Grain Chemical Composition as Affected by Genetic Backgrounds and Toxigenic Aspergillus flavus Inoculation in Corn Hybrids


  • Nacer Bellaloui Crop Genetic Research Unit, USDA-ARS, Stoneville, USA
  • Hamed K. Abbas Biological Control of Pests Research Unit, USDA-ARS, Stoneville, USA
  • H. Arnold Bruns Crop Production Systems Research Unit, USDA-ARS, Stoneville, USA
  • Alemu Mengistu Crop Genetics Research Unit, USDA-ARS, Jackson, TN, USA.



Grain Nutrition, Grain Chemical Composition, Stacked-Gene Corn, Hybrids, Mycotoxins, Aflatoxin, Fumonisin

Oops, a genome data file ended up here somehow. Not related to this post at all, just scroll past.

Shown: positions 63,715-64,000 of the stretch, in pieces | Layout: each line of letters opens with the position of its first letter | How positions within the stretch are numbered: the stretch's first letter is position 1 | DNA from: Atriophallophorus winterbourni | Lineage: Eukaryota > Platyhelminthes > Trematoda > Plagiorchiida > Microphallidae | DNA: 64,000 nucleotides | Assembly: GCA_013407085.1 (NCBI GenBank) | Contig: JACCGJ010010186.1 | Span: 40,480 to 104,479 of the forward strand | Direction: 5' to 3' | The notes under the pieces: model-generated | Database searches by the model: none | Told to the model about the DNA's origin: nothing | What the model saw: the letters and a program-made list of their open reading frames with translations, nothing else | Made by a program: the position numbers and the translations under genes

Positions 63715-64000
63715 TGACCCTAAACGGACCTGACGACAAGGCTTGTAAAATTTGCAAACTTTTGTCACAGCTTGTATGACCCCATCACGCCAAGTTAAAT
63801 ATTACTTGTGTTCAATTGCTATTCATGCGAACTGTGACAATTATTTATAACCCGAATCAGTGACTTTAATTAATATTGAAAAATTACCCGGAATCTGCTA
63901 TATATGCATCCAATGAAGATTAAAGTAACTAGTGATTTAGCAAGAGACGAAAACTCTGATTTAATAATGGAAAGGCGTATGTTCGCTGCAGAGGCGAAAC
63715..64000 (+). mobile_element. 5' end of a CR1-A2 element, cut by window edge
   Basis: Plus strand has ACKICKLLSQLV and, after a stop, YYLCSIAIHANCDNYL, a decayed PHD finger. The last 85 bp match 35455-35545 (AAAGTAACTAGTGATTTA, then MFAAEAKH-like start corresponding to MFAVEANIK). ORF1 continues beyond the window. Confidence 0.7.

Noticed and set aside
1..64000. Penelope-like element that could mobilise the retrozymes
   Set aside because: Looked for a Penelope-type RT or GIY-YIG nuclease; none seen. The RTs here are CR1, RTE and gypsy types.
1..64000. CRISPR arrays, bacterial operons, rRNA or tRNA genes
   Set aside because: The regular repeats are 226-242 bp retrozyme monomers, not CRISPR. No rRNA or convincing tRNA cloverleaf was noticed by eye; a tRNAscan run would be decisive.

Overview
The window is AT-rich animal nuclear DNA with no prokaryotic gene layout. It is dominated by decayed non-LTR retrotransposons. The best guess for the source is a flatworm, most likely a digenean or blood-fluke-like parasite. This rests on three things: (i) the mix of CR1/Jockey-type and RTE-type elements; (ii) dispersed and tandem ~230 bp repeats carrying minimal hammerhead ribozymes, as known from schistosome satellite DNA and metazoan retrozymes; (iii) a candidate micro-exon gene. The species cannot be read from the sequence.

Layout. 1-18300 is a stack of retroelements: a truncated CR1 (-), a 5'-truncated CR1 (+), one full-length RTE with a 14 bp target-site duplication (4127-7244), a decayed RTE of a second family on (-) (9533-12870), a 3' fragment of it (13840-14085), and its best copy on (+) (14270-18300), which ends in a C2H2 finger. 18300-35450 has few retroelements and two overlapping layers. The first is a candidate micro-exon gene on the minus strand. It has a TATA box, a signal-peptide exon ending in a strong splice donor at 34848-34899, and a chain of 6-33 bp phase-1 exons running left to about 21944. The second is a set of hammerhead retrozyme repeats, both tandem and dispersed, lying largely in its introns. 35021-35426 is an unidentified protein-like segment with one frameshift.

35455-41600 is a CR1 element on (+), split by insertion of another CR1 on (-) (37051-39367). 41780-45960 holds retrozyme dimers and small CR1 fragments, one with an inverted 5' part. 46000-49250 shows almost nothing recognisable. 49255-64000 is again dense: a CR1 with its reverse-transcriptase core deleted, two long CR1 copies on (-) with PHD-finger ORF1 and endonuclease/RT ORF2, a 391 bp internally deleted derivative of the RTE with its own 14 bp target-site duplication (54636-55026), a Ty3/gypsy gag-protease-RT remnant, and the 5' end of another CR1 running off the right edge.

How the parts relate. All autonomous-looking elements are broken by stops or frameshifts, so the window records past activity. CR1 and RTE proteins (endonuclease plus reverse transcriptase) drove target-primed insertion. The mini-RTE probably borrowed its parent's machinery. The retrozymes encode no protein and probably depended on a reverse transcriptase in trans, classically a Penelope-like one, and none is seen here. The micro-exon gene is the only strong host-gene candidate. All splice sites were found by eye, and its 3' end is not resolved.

Mycotoxins are toxic secondary metabolites commonly found in corn and known to cause health issues to human and animals. Information on the relationship between corn grain inoculated with mycotoxins and grain nutrients (protein, oil, fatty acids, sugars, and amino acids) in corn hybrids, especially stacked-gene hybrids is very limited. The objective of this study was to investigate the nutritional advantage of stacked-gene hybrids (Stgene) over non-genetically modified organisms (non-GMO) corn or glyphosate-resistant corn (RR). The experiment was conducted in two locations (clay and sandy soils) in 2011, irrigated, and inoculated with toxigenic Aspergillus flavus using four hybrids of stacked-gene, four of RR, and two non-GMO (conventional). Non-inoculated plots were used as control. The results showed that stacked-gene hybrids had no observable nutritional advantage over RR or non-GMO as all hybrid classes accumulated adequate nutrients in their grains; this effect could be due to adequate concentrations of nutrients in the soil. Higher levels of grain protein, carbohydrates (glucose, reducing sugars, and starch), oleic acid, total amino acids, and some minerals were observed under inoculated conditions in clay and sandy soils indicated a possible osmotic adjustment role of these compounds as stress indicators and osmoprotectants under inoculated conditions. Grain nutrients in clay soil were higher than those in sandy soils; nutrient differences could be due to sandy soil possibly suffering drier conditions, especially inoculated soil, reducing nutrient uptake and nutrients mobility to the grain. This study provides advanced knowledge on the relationship between grain nutrients and mycotoxins in corn hybrids. It is also useful to the corn breeders to understand the responses of grain nutrients to fungal diseases in corn hybrids.


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